Though the vast estuary, which receives the Hudson and so many minor streams, is chiefly made by an indentation of the continent, that portion of it, which forms the port of New York, is separated from the ocean by the happy position of its islands. Of the latter there are two, which give the general character to the basin, and even to a long line of coast, while several that are smaller, serve as useful and beautiful accessories to the haven and to the landscape. Between the bay of Rariton and that of New York there are two communications, one between the islands of Staten and Nassau, called the Narrows, which is the ordinary ship-channel of the port, and the other between Staten and the main, which is known by the name of the Kilns. It is by means of the latter, that vessels pass into the neighbouring waters of New Jersey, and have access to so many of the rivers of that state. But while the island of Staten does so much for the security and facilities of the port, that of Nassau produces an effect on a great extent of coast. After sheltering one half of the harbour from the ocean, the latter approaches so near the continent as to narrow the passage between them to the length of two cables, and then stretching away eastward for the distance of a hundred miles, it forms a wide and beautiful sound. After passing a cluster of islands, at a point which lies forty leagues from the city, by another passage, vessels can gain the open sea.

The seaman will, at once, understand, that the tide of flood must necessarily flow into these vast estuaries, from different directions. The current which enters by Sandy Hook (the scene of so much of this tale) flows westward into the Jersey rivers, northward into the Hudson, and eastward along the arm of the sea that lies between Nassau and the Main. The current, that comes by the way of Montauk, or the eastern extremity of Nassau, raises the vast basin of the Sound, fills the streams of Connecticut, and meets the western tide, at a place, called Throgmorton, and within twenty miles of the city.

As the size of the estuaries is so great, it is scarcely necessary to explain that the pressure, of so wide sheets of water, causes the currents, at all the narrow passes, to be exceedingly rapid; since that equal diffusion of the element, which depends on a natural law, must, wherever there is a deficiency of space, be obtained by its velocity. There is, consequently, a quick tide, throughout the whole distance, between the harbour and Throgmorton; while, it is permitted to poetic licence to say, that at the narrowest part of the channel, the water darts by the land, like an arrow parting from its bow. Owing to a sudden bend in the course of the stream, which makes two right angles within a short distance, the dangerous position of many rocks that are visible and more that are not, and the confusion produced by currents, counter-currents and eddies, this critical pass has received the name of "Hell Gate." It is memorable for causing many a gentle bosom to palpitate, with a terror that is a little exaggerated by the boding name, though it is constantly the cause of pecuniary losses, and has, in many instances, been the source of much personal danger. It was here, that a British frigate was lost, during the war of the Revolution, in consequence of having struck a rock called 'the Pot', the blow causing the ship to fill and to founder, so suddenly, that even some of her people are said to have been drowned. A similar, but a greatly lessened effect, is produced in the passage among the islands, by which vessels gain the ocean at the eastern extremity of the sound; though the magnitude of the latter sheet of water is so much greater than that of Rariton bay, and the harbor of New York, that the force of its pressure is diminished by a corresponding width in the outlets. With these explanations we shall return to the thread of the narrative.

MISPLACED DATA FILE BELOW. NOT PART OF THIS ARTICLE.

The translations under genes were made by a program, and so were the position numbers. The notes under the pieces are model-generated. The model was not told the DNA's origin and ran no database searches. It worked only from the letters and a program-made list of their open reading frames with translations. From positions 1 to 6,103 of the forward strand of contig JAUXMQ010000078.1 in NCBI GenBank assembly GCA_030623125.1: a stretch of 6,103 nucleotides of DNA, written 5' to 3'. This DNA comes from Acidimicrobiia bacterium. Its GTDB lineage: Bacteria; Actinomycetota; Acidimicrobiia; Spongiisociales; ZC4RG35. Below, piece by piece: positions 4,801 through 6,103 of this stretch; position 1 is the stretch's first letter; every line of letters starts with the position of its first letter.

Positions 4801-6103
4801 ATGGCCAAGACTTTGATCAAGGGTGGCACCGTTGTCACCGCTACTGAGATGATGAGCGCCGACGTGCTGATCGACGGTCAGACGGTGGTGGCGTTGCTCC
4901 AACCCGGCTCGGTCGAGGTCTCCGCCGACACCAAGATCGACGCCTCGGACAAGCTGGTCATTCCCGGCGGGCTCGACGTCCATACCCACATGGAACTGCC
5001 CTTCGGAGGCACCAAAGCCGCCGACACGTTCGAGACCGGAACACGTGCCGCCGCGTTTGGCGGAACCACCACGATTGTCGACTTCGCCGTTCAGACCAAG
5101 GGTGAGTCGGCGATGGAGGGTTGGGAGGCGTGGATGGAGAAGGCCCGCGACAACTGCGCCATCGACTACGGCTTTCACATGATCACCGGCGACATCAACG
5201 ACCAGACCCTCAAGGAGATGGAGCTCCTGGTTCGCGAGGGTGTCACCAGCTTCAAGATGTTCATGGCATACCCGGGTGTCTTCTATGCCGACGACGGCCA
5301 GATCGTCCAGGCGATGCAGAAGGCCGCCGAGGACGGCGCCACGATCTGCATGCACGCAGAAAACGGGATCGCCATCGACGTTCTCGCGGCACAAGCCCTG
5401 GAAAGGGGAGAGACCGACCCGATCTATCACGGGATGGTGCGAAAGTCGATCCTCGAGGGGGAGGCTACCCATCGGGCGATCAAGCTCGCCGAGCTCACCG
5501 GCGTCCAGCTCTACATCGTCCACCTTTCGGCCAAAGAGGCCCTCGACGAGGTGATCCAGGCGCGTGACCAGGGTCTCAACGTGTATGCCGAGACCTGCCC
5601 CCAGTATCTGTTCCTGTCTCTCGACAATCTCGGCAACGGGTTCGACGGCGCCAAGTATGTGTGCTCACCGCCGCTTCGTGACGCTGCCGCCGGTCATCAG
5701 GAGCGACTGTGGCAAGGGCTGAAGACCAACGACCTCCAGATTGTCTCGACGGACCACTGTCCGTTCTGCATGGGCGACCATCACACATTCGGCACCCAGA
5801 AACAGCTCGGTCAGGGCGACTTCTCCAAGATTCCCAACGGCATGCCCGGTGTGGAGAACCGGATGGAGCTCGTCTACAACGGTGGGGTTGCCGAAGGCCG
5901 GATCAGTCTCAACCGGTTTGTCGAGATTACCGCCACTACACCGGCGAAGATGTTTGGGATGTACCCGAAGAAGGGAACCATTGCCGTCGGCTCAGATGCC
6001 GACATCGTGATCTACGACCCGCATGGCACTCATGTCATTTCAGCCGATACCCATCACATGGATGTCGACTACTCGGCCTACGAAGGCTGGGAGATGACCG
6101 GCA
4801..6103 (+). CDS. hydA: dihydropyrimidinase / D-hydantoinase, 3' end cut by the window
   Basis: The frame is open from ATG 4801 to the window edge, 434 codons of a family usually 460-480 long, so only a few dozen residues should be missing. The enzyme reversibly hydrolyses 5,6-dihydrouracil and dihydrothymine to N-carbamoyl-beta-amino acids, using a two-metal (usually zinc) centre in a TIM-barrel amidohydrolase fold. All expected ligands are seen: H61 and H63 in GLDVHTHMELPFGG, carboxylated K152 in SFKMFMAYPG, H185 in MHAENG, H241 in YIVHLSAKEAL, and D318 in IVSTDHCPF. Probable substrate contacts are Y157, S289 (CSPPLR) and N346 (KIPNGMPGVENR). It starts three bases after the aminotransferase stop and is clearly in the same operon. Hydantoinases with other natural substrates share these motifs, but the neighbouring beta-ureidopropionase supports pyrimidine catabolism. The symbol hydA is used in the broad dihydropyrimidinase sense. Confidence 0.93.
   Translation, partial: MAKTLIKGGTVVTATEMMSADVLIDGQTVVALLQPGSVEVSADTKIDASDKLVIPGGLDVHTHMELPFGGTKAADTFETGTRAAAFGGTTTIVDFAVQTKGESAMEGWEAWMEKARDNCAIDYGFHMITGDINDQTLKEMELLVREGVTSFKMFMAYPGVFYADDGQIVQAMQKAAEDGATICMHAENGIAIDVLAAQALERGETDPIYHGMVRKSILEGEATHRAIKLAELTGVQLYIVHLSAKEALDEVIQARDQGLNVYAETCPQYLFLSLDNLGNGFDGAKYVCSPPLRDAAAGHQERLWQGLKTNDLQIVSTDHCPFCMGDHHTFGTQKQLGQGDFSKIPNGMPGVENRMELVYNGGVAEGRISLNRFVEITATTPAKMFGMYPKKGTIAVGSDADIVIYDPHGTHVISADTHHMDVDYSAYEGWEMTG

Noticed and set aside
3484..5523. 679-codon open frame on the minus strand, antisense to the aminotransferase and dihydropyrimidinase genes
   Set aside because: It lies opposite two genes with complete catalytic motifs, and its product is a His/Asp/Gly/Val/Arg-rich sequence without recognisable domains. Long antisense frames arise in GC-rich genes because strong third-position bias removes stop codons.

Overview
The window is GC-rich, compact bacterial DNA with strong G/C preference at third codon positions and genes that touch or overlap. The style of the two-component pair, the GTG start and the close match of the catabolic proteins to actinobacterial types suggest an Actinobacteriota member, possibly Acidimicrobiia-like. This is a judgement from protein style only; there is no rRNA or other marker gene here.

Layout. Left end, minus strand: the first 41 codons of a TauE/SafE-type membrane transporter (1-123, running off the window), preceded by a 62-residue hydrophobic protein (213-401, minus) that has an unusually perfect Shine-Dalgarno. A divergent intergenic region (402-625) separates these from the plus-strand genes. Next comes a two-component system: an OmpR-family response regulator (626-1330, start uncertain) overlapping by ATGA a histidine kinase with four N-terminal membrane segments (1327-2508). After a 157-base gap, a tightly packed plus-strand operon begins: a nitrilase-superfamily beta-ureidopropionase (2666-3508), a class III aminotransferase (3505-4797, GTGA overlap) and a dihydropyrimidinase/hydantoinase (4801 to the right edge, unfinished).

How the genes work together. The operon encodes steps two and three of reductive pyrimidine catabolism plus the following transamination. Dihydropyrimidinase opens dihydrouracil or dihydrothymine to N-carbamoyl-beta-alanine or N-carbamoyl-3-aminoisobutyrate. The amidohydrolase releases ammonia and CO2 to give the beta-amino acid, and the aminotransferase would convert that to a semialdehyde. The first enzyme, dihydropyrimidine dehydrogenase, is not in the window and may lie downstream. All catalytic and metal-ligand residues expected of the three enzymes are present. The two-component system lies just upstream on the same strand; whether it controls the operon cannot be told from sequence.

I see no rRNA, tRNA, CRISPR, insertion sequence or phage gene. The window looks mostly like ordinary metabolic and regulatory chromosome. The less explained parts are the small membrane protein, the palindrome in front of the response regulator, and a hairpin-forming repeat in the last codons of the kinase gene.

See also[edit]

References[edit]

  1. ^ Jackson, Kenneth T., ed. (1995). The Encyclopedia of New York City. New Haven, Conn.: Yale University Press. p. 538. ISBN 0-300-05536-6. 
  2. ^ Van Dyck, Vic. "Hellegat en Hellegat" (in Dutch). Retrieved 2011-11-19. 
  3. ^ Hell Gate. NewYorkHistory.com. Accessed April 15, 2012.
  4. ^ "NOAA 200th Collections: Hell Gate and Its Approaches nautical chart from 1851". National Oceanic and Atmospheric Administration. Retrieved 2009-04-12. 
  5. ^ "Rendering Hell-Gate Rocks; The Submarine Mine Exploded". The New York Times. September 25, 1876. p. 1. Retrieved 2011-11-19. 
  6. ^ a b c "Mill Rock Island". New York City Department of Parks and Recreation. June 6, 2001. Retrieved 2009-04-12. 
  7. ^ a b Whitt, Toni (June 2, 2006). "The East River is Cleaner Now. The Water Birds Say So.". The New York Times. Retrieved 2009-04-12.